Character is the embodiment and the expression of our guiding principles and values. It is who we are on the inside, and what we show on the outside. Our guiding principles and values are the promises we make to ourselves about how we will behave, both in private and in the world at large. When we live up to those promises — when we act consistently with what it is we say we stand for, and consistently deliver on our promises (even when no one else is looking) — we are living in personal integrity.
For most of us, our personal values don’t remain a private affair, either. We often share them with the other members of our community. We make a promise to them, and we give them the expectation that we will conduct ourselves in ways that are consistent with our promises. By living up to those promises, we build our believability – and strengthen our credibility.
Credibility derives from the Latin verb credo, which means I believe. Our believability — or our credibility — rests in the eyes of others. Our credibility manifests in others as I believe you. I believe you because your actions are consistent with your promises. Our credibility is other people placing their faith and trust in us. It is their having faith that we will continue to behave and speak and act in ways that adhere to the expectations we have created or stated.
Naturally, we all trip up on occasion and do things that are against what we say we stand for. To the degree that we have built a well of credibility in the minds of others, we can ask for forgiveness and be forgiven. But, if the pattern of our actions, behaviors and words over time start to suggest something other than what we claim about ourselves, then it’s that pattern that begins to speak the louder.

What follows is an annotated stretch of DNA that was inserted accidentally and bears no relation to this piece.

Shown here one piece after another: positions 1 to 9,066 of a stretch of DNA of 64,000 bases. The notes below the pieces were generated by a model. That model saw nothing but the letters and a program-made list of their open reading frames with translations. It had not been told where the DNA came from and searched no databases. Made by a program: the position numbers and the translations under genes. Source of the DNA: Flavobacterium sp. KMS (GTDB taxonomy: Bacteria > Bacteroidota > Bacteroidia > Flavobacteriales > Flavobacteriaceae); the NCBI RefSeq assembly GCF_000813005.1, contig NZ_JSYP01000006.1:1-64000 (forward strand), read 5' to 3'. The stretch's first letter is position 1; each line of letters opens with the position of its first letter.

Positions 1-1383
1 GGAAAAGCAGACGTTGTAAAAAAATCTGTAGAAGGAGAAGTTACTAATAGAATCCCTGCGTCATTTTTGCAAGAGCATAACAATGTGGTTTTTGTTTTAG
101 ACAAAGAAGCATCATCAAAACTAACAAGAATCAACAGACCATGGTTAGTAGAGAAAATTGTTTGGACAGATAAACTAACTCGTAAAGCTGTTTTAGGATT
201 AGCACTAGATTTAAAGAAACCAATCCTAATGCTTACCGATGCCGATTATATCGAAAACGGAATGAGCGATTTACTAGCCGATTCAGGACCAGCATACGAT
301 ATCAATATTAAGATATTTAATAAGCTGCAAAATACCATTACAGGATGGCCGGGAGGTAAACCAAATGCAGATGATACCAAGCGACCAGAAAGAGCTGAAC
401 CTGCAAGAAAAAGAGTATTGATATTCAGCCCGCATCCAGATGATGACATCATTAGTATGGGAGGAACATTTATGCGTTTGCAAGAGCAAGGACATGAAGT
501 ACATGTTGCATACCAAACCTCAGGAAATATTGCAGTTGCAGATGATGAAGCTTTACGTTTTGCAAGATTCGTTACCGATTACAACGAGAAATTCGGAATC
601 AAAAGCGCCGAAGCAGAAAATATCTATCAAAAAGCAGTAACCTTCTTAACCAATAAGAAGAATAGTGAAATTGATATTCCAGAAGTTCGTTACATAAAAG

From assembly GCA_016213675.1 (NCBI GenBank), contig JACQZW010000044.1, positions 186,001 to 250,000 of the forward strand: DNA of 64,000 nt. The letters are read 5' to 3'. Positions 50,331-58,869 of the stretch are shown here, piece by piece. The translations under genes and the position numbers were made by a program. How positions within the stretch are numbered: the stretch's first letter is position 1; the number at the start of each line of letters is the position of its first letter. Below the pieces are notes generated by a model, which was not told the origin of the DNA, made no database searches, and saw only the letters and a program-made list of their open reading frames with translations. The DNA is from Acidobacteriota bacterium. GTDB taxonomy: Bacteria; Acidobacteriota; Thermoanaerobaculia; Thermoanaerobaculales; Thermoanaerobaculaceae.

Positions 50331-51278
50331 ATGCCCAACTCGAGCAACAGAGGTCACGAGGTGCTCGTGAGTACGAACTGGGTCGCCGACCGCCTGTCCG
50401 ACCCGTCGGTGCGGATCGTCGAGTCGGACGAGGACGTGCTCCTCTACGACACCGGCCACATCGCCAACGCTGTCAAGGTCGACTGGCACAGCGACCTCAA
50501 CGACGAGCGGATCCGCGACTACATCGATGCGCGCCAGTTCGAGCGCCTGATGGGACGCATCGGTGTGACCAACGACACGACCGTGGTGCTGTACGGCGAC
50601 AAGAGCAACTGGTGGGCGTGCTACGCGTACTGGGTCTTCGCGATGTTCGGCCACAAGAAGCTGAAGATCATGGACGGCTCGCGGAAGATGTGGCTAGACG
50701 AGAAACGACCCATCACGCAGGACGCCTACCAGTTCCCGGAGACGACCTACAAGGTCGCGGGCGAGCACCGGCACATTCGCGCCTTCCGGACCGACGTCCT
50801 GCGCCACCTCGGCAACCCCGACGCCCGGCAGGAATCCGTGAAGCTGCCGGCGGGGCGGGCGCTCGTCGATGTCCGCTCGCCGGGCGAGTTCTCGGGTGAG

Now, none of us is perfect, and we may all momentarily step on our principles or hot headedly transgress them. That’s the cost that comes along with being human, yet a basically healthy credibility can weather the missteps.
During our lives, most of us will face many challenges that will invite us, if not require us, to lead. When we step into the role of leader, the content of our character will shape the relationships that we form with the other members of our community. The ways in which we express our character will enhance or diminish our capacity to engage their willingness and their enthusiasm to want to participate, serve, act and persevere. You have the opportunity to be of such character that your partners will not only follow your lead, but will surge out ahead of you as, together, you strive to make contributions that are meaningful to everyone.
Excerpted from The Citizen Leader